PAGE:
It’s one of my favorite practices for clean code. It seems a bit strict and hard to follow at first encounter, yet proves profitable if you could stick with it or at least have those principles in mind.
I believe the name comes from its original intention to help transforming a procedural programming mindset into an object-oriented one. And it does a great job for me. I’ll walk through every rules and say some words.
- Pro: Forbids writing complex logic in just one method.
- Con: A bit too much if you just write an if inside a loop.
- Advice: Try to follow it, but with a pinch of salt. And try do this in a dogmatic way for at least once.
- Advice: hm… I won’t follow this strictly. Especially when a pair of if and else could introduce a symmetry which is actually more understandable. But if you have lots of else and even some nested if inside, you got a problem.
- Pro: All your inputs and output would be more readable and easy to change. And it’s also a good start to bring behaviors into objects.
- Advice: Follow it, break if only you have strong reasons.
- Pro: Most of time a collection is not just a collection. Its insertion/get/remove operations all have certain domain knowledge. Even a simple wrapper/delegation will express intentions clearly and expose only necessary behaviors as well.
Advices: Follow it. Follow it even seams mundane
- Pro: Brings good encapsulation. Pushs you to think in an object-oriented way. And changes your design.
- Advice: It’s not an easy one. Even harder to find out the better approach. But it will be worth the effort.
- [10 files per package, 50 lines per class, 5 lines per method, 2 arguments per method]
- Advice: Of course. Don’t be too strict. You know what it means.
- Advice: Follow with discretion. A good hint of clean code anyway.
- Advice: Too much for a simple data object. But reasonable for a rich object.
For most people, it means return 0/null for your first implementation. And write silly codes which will never make their way into the final code base.
Well I believe it’s just a principle to make sure you don’t go astray too far away, and stick to the single red test for now. But the problem is it doesn’t work all the time. Not to mention it’s inefficient most of the time.
So treat it as a safety net, meanwhile don’t refrain from thinking a few steps ahead.
hmmmm… Don’t like it at all. Not helping. I think its usefulness depends on the specific kata you try to solve. And most of time it's hard to follow and not helpful.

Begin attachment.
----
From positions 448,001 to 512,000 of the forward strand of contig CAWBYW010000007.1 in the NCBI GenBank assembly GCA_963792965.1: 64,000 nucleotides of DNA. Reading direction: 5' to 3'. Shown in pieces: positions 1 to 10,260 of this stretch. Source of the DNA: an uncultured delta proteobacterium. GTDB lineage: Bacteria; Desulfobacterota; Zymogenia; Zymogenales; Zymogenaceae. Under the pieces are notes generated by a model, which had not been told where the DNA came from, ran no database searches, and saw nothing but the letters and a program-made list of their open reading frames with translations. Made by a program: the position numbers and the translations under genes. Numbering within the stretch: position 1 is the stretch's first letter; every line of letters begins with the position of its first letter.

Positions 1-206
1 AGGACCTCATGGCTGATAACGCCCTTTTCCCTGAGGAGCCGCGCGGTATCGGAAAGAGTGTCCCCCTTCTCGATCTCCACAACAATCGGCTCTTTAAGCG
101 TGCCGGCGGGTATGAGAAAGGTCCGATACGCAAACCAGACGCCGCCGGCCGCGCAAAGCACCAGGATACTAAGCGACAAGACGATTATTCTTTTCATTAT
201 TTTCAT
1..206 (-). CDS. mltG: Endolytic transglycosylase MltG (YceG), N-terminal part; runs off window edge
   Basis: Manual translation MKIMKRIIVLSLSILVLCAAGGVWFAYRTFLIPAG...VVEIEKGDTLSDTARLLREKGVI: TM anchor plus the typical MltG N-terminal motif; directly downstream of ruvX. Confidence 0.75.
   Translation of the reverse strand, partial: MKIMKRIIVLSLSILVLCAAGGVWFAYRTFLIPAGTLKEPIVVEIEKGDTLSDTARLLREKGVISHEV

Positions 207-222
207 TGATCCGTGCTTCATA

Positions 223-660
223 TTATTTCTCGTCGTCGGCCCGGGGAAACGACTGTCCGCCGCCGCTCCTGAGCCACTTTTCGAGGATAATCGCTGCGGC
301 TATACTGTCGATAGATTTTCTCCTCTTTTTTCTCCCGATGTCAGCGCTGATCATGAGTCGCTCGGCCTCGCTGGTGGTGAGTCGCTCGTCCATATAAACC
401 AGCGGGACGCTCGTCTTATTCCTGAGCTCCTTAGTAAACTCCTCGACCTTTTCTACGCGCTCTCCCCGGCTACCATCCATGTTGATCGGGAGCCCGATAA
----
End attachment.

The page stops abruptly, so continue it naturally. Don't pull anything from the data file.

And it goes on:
Before, I think coupling means how much one module knows about the inner implementation of another module. So if you follow the law of Demeter, you should have a low coupling system. But according to the wikipedia page for that concept, it seems quite different. Any knowledge one module has, and any behaviors one module invokes on the other module will increase their coupling, including interfaces, parameters of method calls, etc. Everything.
So the best way to lower coupling is to move the related information and behavior into itself. And to the extreme, you will have everything in just one module. So cohesion comes in to balance that tendency.
IMO, Low coupling leads to Low Cohesion, High Coupling leads to High Cohesion. The target of a good design is to find a balance between moderately low coupling and moderately high cohesion. That’s why they come in pair.
Incidentally, Coupling is measurable by a formula (see the wiki page below). Yet Cohesion measurement is subject to one's judgement about how things are related.
Synonym for no chained invoking. It can also decrease the coupling between modules, but not eliminate it.
S: Simple class. Somehow like high cohesion.
O: A good example is to migrate switch/if statements into Command Pattern. Don’t overdo it.
L: This one stands. I use this rule to check if one class should extend a base class or not.
I: It’s another version of single responsibility, but it’s from the pespective of caller/client. The interface could be even finer-grained than the class.
D: Use interfaces for both high-level dependency and low-level inheritance. And it’s not enough. Abstraction is more than just using interface, it involves extracting fundamental behaviors and hiding details. This might be a natural outcome from following all other principles.
Ref: Too many...and all somehow don't agree each other on some points.